Around 42 percent of Americans are vitamin D deficient, and they don’t even know it.
The National Institutes of Health (NIH) recommends that adults get 600 to 800 IU per day, but it is recommended that vegetarians and vegans consume more than the suggested amounts. The recommended amount of vitamin D depends on age and other factors. For instance, babies need around 400 IU per day while active kids and adults need around 600. Senior citizens need at least 800. The upper limit of the amount to take is 4,000, otherwise, a person could experience nausea, vomiting and weakness.
More often than not, vitamin D levels are usually too low for Black and Hispanic populations. People who do not get enough vitamin D could feel fatigue, muscle pain and weakened bones. In children, vitamin D deficiency can cause stunted growth. (Related: Vitamin D deficiency increases risk of coronavirus infection.)
Getting vitamin D into your diet
While people can get vitamin D from sunlight, current circumstances make getting a daily dose of the sun increasingly harder. Fortunately, there are foods that are rich in vitamin D.
Mushrooms – These are the only fungi-based source of vitamin D that can be found in nature. Mushrooms have a compound that can convert to vitamin D with the help of sunlight. The Food and Drug Administration (FDA) even approved UV-treated mushrooms as an additive for foods to increase vitamin D intake.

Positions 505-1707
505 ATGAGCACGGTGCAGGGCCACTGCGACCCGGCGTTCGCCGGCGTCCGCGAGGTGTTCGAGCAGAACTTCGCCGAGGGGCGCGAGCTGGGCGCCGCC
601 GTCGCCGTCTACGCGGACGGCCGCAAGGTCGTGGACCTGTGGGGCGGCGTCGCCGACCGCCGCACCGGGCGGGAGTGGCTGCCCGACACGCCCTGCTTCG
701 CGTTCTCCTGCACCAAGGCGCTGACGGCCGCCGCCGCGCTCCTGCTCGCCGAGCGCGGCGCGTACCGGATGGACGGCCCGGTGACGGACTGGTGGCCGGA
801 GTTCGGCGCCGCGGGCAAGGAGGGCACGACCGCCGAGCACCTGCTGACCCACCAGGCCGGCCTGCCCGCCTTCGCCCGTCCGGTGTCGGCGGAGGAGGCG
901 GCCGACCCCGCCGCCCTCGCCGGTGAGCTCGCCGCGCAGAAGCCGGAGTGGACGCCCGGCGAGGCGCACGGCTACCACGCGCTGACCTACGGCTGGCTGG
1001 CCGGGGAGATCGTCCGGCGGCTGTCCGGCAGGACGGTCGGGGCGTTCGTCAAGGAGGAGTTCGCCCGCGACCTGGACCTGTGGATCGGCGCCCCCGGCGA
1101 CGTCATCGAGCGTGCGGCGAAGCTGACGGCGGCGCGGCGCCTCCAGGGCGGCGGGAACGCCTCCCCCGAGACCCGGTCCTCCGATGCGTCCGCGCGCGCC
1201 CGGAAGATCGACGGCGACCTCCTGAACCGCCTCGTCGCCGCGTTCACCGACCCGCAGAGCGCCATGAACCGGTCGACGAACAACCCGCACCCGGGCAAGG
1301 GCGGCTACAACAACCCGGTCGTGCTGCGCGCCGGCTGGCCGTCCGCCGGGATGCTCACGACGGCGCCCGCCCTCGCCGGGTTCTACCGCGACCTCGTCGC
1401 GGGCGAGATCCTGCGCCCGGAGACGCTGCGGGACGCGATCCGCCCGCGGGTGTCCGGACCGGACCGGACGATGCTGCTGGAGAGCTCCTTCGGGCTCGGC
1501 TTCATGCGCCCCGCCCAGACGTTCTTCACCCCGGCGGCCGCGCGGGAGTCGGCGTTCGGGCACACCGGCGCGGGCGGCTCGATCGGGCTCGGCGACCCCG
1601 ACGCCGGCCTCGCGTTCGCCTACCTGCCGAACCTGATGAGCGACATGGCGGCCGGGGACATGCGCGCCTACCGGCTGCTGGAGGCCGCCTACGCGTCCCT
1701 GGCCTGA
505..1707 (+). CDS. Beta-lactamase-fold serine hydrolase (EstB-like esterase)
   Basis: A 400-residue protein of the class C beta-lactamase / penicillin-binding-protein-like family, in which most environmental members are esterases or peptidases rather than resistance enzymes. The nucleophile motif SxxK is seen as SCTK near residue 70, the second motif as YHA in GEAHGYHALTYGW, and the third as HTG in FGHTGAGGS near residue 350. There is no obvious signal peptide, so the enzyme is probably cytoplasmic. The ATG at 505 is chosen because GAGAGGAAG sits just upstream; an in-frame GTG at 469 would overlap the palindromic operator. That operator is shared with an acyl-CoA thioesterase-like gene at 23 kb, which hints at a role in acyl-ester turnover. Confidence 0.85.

The vitamin D levels in mushrooms don’t decrease when cooked. They also have a long shelf life, so you can prepare them or cook them at any time.
Fortified cereals and milk products – There are plenty of food that are fortified with vitamin D, including many cereals in the market. Even plant-based milk like almond, soy, rice or cashew milk has been fortified with vitamin D. One cup can give 10 to 25 percent of the needed daily value.
Tofu – This versatile protein source is usually fortified and can contain up to 20 percent of the daily vitamin D requirements. Tofu can be included in a variety of meals at any time of the day, from breakfast food to stews or curries for dinner.
Risks of vitamin D deficiency
Not getting enough vitamin D can increase the risk for other diseases and conditions. Some of them can be life-threatening.
Respiratory illnesses – Many preliminary studies show that vitamin D supplements may be beneficial for preventing or managing COVID-19. While studies are still ongoing, previous findings have shown that vitamin D may help protect people from respiratory illnesses such as COVID.
Osteoporosis – One of the main roles of vitamin D is to maintain skeletal health. Low levels of vitamin D lead to low bone calcium stores, which also increases the risk of fractures. Vitamin D deficiency can put people at risk for osteoporosis, which can happen when the new bone does not generate at the same pace as the loss of old bone.
Depression – Vitamin D deficiency may also be linked to a higher risk of depression. Some research suggest that vitamin D supplements may be as effective as antidepressant medication. For those who are exhibiting symptoms of depression, it is better to have a conversation with primary care physicians and to have their vitamin D levels checked to see if a deficiency is contributing to the symptoms.
Symptoms of vitamin D deficiency include bone pain, muscle weakness, fatigue and mood changes. While many factors can influence those symptoms, they could be signs of vitamin D deficiency, especially for those who haven’t changed their lifestyles recently. Consider working with your primary care provider or a registered dietician to help you work and modify your diet or lifestyle to address the problem safely.